Picking restaurants to review might sound like an enviable task, but it can be a headache. Mostly you’re thinking of the fabric of London – what gap is this new restaurant filling, or what makes this beloved place so indispensable? And so it’s nice when an opening fits both, and fills a gap created by its own absence.

Mambow as a permanent restaurant is new, but it already feels like an essential fixture in the capital’s dining scene. Originating in Spitalfields in February 2020, the first incarnation was thwarted (like so many) by the pandemic. After that came a slot in Market Peckham, which was dearly loved, and now it has found a deserved forever home in Clapton. 

What sets it apart

If ever a restaurant was a labour of love, it’s Mambow. The menu is born out of the classical training Lee received through stints at restaurants like the Michelin-starred Pashà Ristorante in Puglia, and a passion for the Malaysian-inspired cuisine of her childhood, rekindled through a lockdown stint back home. 

If the Peckham pop-up was a bit of a cult-favourite, since opening in Clapton the hype-about-town has reached something of a clamour. When I asked my friend if she would like to join, the message had barely left my phone when it buzzed with excitable agreement – apparently, she had been watching a video interview with Lee earlier in the day. 

Our experience

The space is small – just a few tables and a counter – which makes it feel buzzy and intimate. Dry(ish) January was severely tested – and quickly broken – by a 100+ Sour plucked off the intriguing cocktail list. From the hub of activity of the open-plan kitchen spilling out into the restaurant to the vibrancy of the food, there’s a jolt of energy suffusing through the atmosphere.

What we ordered

Another benefit of the new permanent home is that the menu has expanded past the relatively smaller offering of the Peckham pop-up. This is a blessing and a curse however, because it leaves you mourning the items you just couldn’t order without feeling greedy (looking at you, red curry and kaffir lime prawn toast).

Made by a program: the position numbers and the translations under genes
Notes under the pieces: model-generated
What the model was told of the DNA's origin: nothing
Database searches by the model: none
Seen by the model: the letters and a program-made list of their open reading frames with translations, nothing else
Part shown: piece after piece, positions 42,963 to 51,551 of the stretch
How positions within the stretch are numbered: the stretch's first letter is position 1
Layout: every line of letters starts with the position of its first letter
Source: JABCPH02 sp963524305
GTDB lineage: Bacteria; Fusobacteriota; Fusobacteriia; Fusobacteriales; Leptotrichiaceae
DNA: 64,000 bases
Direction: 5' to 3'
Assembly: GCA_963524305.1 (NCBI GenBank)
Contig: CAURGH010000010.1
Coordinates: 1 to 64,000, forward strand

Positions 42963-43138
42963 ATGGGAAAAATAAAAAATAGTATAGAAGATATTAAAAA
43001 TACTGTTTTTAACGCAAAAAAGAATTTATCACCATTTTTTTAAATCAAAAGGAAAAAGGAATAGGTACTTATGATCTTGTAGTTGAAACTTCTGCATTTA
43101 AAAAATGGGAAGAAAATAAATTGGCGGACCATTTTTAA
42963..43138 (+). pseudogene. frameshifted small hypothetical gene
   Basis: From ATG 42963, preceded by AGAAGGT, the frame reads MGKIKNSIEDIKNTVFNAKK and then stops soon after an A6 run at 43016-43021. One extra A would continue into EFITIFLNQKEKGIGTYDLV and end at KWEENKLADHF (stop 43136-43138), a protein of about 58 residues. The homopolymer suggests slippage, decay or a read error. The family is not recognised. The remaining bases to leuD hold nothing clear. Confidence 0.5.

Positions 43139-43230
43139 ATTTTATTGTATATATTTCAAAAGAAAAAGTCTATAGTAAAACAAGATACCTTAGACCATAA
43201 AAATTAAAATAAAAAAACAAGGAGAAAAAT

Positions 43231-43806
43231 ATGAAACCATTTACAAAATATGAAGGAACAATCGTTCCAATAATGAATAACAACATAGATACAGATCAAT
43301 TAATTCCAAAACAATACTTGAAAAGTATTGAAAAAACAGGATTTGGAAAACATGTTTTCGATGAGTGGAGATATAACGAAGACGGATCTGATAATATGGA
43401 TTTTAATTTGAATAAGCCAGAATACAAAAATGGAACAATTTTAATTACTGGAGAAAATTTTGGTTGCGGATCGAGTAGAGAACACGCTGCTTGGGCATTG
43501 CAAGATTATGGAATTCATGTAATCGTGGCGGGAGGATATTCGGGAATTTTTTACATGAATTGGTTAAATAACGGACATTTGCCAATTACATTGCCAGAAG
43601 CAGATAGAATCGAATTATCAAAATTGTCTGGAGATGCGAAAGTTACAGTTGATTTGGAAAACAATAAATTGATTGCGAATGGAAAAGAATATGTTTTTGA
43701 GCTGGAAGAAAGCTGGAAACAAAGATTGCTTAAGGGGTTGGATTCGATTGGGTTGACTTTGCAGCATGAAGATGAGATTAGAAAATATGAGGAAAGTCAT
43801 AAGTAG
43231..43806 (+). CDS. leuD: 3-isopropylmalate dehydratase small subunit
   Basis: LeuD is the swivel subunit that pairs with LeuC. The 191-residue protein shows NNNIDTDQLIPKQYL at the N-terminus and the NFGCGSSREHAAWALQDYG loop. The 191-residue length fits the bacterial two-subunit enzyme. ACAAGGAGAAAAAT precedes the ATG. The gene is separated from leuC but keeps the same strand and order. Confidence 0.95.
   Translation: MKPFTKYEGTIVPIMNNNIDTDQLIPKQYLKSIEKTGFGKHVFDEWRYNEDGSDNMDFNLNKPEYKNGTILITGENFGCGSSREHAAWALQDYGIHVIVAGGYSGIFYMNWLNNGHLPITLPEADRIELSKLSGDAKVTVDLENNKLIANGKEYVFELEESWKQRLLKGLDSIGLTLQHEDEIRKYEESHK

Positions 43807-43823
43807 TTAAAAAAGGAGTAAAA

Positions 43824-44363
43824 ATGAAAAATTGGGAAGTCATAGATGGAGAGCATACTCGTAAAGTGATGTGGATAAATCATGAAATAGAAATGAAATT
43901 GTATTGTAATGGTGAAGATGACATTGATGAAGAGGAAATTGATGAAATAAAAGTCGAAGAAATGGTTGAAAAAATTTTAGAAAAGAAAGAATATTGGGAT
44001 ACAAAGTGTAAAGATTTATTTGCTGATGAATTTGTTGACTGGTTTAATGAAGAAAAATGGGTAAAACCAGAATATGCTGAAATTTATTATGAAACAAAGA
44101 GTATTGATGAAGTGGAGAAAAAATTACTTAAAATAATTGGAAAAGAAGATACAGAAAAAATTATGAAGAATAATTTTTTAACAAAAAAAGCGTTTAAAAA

The menu is built around my favourite type of eating; a revolving door of dishes shared and oscillating around the table – or counter in this instance. We start with a mix of ham keong mussels in a deliciously aromatic soy-bean and prawn broth and umai, a Sarawak-style ceviche with green mango. There’s spice. There’s sweet. There’s sour. It’s about as satisfying and vibrant as an opening salvo can be, topped off with the salty crunch of Achar Amak – nyonya pickles and crushed peanuts.

The hits don’t stop there – next comes a tangy, glossy pineapple curry, a testament to the fun Lee is having with her menu. There are some wild swings, flavour pairings that aren’t strictly traditional, but work beautifully. Then follows a wonderfully executed Rempah fish plate – grilled sardines stuffed to the brim with spicy sambal. Caught up in the flavour, I start freestyling; I’m spreading the sambal over the pineapple, I’m crumbling grilled banana blossom over a forkful of spicy sardines. I might have lost the run of myself, but I’m having too much fun.

As ever, I go into a meal with no intention of having dessert and, as ever, my arm is twisted into having one (it’s gently suggested by the lovely staff, and encouraged by my friend). A double act of cassava cake with jasmine rice ice cream and pandan crepres with kopi ice cream were quickly polished off.


My housemate once stopped dating a prospective romantic interest owing to the fact that she lived in Hackney, and he lived in Brixton – as such he didn’t want to enter into a, quote, “long-distance relationship”. In his defence, it’s one hell of a commute. But with Mambow we have a new permanent restaurant that delivers an evening of tasting you won’t find anywhere else – and with an ever-changing menu, I’ve already made plans for a second date. Geographic inconvenience doesn’t matter when it comes to me and Mambow, and that’s how you know its true love.

where: 78 Lower Clapton Rd, Lower Clapton, London E5 0RN

website: mambow.co.uk

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